Have you ever wondered what it would be like to have a career in design? Casual Living recently took an up-close-and-personal look at the life of Senior Product Designer James Thomas. And now, we get to reap the benefits of that interview by sharing all the details with you! From his morning routine to sources of inspiration to maintaining work-life balance, enjoy a behind the scenes peek into the life of a designer – and not just any designer – our very own, James Thomas.
How do you get started each morning?
I have always been a morning person, so I start my days early…at 5:30 am. I have a roughly 15 minute exercise routine consisting of push-ups, crunches, leg lifts, and stretches that I do before anything else. After that, I brew a cup of coffee and spend about half an hour reading, writing, or sketching while the rest of my family is sleeping and the house is still and quiet. By 6:15, everyone else in the house is getting up, and we start the daily routine of showering, packing lunches, eating breakfast and all of the other steps involved in preparing for school and work.
What’s your routine as you work through the day?
I am most creative in the mornings, so I like to sketch and work on new designs as soon as I arrive at the office (around 8:00). There is always a temptation to answer email first thing in the morning, but I find that I am much more productive if I focus on new designs first, and then wait until after lunch to respond to emails and follow up on my projects that are in process.
I feel like my best work happens at the drawing table where I can think with a pencil in hand and freely sketch new ideas. I like to keep my drawing table and computer desk separate so that I am not tempted to check email or look up something on the internet while I am in the “flow” of concept sketching. Once I have an idea that I like in the sketch stage, I can scan it and move to the computer for refinement, either quickly in Photoshop or in Rhino (the 3d modeling package that we use) or AutoCAD. Sometimes I go back and forth with a design… starting with a rough thumbnail sketch, refining the size and proportions a bit in CAD, then printing and sketching by hand more before refining again digitally. As much as I like computer modeling and rendering, I feel like the creative part of my brain is more fully engaged when I am sketching with pencil on paper compared to typing on a keyboard or moving a mouse. If I spend half of my time at work on the board drawing, I leave feeling energized, but if I spend most of the day staring at a screen, I feel mentally drained by late afternoon.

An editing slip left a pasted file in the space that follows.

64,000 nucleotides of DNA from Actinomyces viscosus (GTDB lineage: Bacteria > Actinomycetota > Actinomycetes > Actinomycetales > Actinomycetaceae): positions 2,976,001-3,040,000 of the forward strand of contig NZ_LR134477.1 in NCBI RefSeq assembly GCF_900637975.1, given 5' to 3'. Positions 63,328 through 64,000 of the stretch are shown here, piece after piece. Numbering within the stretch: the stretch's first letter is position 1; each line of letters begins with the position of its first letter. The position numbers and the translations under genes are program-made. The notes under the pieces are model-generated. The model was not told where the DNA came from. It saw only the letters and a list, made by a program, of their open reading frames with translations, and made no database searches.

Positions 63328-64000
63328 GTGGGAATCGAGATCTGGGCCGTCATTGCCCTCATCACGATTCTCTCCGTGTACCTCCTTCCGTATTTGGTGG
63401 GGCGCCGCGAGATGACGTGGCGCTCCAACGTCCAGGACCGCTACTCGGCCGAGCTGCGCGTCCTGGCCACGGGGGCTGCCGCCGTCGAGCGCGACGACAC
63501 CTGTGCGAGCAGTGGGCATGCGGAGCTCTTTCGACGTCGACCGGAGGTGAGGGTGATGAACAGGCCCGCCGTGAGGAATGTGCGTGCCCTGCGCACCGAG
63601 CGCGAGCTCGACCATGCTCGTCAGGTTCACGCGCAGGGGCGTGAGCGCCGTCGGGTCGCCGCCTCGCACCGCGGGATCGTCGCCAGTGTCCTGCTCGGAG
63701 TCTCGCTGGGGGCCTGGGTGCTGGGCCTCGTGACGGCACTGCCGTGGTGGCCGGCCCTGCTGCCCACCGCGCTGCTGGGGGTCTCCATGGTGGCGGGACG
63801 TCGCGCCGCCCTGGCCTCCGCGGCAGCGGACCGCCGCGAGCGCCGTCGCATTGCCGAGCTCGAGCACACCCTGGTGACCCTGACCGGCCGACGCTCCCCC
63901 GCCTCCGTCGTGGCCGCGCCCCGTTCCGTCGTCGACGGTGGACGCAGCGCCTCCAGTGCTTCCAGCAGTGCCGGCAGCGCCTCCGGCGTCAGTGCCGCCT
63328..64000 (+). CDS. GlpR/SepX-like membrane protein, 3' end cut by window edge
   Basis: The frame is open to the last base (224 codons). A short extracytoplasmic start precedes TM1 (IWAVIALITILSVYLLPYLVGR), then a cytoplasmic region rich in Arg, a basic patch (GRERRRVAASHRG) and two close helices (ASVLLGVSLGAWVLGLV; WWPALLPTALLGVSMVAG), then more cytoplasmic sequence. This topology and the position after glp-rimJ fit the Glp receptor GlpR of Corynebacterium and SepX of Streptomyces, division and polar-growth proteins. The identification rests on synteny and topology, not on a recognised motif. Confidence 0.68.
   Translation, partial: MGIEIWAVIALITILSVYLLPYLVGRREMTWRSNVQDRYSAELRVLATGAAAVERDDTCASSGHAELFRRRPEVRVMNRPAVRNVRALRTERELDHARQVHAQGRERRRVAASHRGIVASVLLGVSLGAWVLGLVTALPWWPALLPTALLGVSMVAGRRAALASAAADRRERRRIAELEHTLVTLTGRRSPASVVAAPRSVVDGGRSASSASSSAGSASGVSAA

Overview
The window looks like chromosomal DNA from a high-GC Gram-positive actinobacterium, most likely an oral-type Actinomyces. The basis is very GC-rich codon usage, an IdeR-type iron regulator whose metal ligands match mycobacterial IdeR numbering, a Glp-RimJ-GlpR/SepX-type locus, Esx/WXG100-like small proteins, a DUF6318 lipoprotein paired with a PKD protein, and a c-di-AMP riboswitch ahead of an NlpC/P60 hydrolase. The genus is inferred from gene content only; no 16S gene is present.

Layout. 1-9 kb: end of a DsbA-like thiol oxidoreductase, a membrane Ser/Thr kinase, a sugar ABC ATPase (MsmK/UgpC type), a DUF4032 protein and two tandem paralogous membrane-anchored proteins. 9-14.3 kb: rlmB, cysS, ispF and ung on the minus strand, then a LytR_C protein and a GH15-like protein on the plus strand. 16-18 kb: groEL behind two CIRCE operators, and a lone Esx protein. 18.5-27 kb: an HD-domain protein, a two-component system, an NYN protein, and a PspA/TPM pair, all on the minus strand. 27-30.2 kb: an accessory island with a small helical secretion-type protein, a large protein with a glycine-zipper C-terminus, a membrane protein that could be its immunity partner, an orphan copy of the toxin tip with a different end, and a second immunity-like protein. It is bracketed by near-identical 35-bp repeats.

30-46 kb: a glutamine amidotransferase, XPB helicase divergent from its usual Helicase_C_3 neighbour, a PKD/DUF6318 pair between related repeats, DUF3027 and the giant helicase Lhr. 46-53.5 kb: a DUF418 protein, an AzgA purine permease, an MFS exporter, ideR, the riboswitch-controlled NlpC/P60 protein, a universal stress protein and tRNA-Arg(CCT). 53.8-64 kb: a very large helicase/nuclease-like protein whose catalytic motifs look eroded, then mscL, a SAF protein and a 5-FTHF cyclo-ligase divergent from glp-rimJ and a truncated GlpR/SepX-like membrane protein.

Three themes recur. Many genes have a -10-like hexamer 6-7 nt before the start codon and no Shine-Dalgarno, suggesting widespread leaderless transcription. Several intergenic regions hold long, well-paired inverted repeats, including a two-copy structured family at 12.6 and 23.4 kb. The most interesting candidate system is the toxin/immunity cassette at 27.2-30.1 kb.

Where do you find inspiration for your designs?
I look for inspiration everywhere. Art, architecture, furniture, fashion, jewelry, nature…really anything can spark an idea for a new design. You never know when or where ideas will come, so I often carry a sketchbook to quickly capture them before I forget.
I recently saw an interview with filmmaker David Lynch in which he referred to the incomplete ideas that pop into ones head as “beautiful gifts”. I like that analogy, and I feel like the process of concept sketching is the way for me to compile those random fragments of ideas that come from somewhere into new and whole designs.
What’s the timeframe for development?
It varies quite a bit, but I am often working on designs for products that are close to a year away from introduction. The design process from rough sketch to approved prototype can range from a few weeks to a few months, but after the bulk of my initial design work is complete, it takes time for others to finalize engineering drawings, set pricing, photograph samples for the catalog, and take care of all of the other steps required to get the fixtures in production and ready to ship to customers.
Sometimes, it can be a challenge to design a fashion driven product that won’t be introduced for a year, but that is why it is important for a designer to understand market trends, and have a good idea of where things are going.
Have you been able to balance your time to make room for family and/or hobbies?
Absolutely! I make time for both, and honestly, I don’t think I would be a good designer if I didn’t. If I don’t get enough exercise, or feel unhappy for any reason, the quality of my work definitely suffers. I believe that a designer must draw inspiration from positive personal experiences, so focusing on work all of the time would be counterproductive.
One specific way that I am able to make time for family and hobbies is by combining them. Whether it is hiking with my kids, or mountain biking with my wife, I love to spend quality time outside with my family.
To view the full interview in Casual Living, click here.